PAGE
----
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The River: “Peaches”

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Although The River took a few baby steps in the right direction this week, it’s probably too little, too late. The series debuted to mediocre ratings, and they’ve only gotten worse since then, so it’s not too much of a stretch to assume that the show will be one-and-done after this eight-episode season. If that is indeed the case, then we’re already over halfway through a story that’s gaining as little momentum as the Magus did while making its way slowly through the mist early in this week’s episode, “Peaches.”


The title might suggest that the crew accidentally ingests some cursed fruit this week, but as it turns out, Peaches is the nickname bestowed upon Lena by her father, missing Undiscovered Country cameraman Russ Landry (Lee Tergesen, forever Beecher from Oz to me). As the episode opens, Lena is understandably a little ticked off that everyone else seems solely concerned about finding Emmett, with almost no concern ever expressed for her father. Character development! And somewhat surprisingly, given how deficient The River has been in that area so far, it’s not the only character development to be found in this episode.

In the most welcome case, Jahel progresses a bit beyond her role as the Spanish Exposition, somehow managing to smile once or twice. (In what passes for humor on this show, there’s even a joking reference to the fact that she thinks everyone else on the ship is afraid of her. Well, of course they are, Jahel! Every time you open your mouth, it’s to talk about something terrible that’s about to happen to them!) She even gets to flirt with a boy; admittedly, it’s a boy who turns out to have been dead for quite some time, but still—baby steps.


Kurt also manages to transcend his previous role as the vaguely menacing security guy who is actually terrible at his job. After the Magus encounters another ship, the Exodus, and welcomes its crew aboard for drinks, Kurt uses the all-seeing surveillance system to determine that their guests mean them harm. He does his best to quell the threat, shooting one of the Exodus crew members several times, but it’s to no avail, as he is also already dead. Indeed, all the Exodus crew members are ghosts trapped on the river, and can only be freed by finding replacements for themselves and stranding them aboard their ship until the sun comes up. (Yes, it’s a rather convoluted set-up, but it’s good for a fairly suspenseful rescue, as well as handful of flinch-worthy scares along the way.)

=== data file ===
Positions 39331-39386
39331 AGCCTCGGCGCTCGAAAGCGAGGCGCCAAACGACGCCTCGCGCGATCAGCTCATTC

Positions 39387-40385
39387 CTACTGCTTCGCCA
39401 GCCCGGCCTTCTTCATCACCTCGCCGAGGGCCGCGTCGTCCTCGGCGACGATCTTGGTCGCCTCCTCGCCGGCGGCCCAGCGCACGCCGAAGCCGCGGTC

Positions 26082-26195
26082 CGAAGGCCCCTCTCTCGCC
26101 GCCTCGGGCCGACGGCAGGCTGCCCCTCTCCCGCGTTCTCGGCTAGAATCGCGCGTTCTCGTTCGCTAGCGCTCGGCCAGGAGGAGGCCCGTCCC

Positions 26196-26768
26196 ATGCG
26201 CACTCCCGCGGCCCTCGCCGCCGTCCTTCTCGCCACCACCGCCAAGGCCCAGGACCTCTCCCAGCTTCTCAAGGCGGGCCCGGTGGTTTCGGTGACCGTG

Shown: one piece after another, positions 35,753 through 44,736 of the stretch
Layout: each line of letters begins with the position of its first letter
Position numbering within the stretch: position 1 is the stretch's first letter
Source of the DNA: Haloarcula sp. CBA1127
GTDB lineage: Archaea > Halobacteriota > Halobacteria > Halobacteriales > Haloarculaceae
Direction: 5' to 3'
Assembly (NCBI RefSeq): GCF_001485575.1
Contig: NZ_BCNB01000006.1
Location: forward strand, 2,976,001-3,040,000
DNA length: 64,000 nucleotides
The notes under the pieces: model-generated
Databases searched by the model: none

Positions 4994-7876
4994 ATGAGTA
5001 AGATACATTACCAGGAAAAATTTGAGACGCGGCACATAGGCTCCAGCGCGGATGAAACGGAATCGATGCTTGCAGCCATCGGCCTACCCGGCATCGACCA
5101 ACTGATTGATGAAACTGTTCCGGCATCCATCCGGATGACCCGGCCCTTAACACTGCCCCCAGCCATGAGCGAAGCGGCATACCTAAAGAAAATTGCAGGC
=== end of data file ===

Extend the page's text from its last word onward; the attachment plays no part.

“Peaches” even pulls off an “I should have seen it coming” moment, after Lena discovers her father Russ is aboard the Exodus. When the cavalry arrives minutes before dawn, armed with flares to burn the ghost ship down, Lena urges Russ to come back to the Magus with them. But he can’t do that, because…he’s been dead all along. It’s the old Sixth Sense switcheroo, but I have to admit, it worked on me. (Less effective was the lampshade-hanging moment when Lena pretends to have a Blair Witch-style freakout for Jonas’s camera. Please don’t try to do “meta,” The River. It’s not your strong suit.)

Despite the things it did right this week, the series is still deeply flawed. The appearance of Russ should have been the opportunity to advance the mythology we’ve been waiting for, but he doesn’t add much to our storehouse of knowledge, aside from the fact that Emmett set off into the jungle on foot after leaving the Magus. The attempt at generating heat from a Lincoln-Lena-Jonas love triangle was predictable enough, and almost certain to become tedious in weeks to come. The dialogue is too often cringe-worthy, and the acting rarely more than serviceable. (Tergesen would have been a strong addition to the cast, but obviously that’s not going to happen, unless he pops up again in the archival footage.) Baby steps are better than nothing, but The River needs to take a big leap forward if it’s going to last longer than the three hours remaining this season.

Stray observations:

  • Russ told Lena that no guy would ever ask out a girl who played the accordion. Not true, I can personally attest! (It seemed like a good idea at the time.)
  • Shouldn’t Jahel, the keeper of all supernatural secrets, have known there was something wrong with the crew of the Exodus? Maybe she was just happy to have someone to talk to.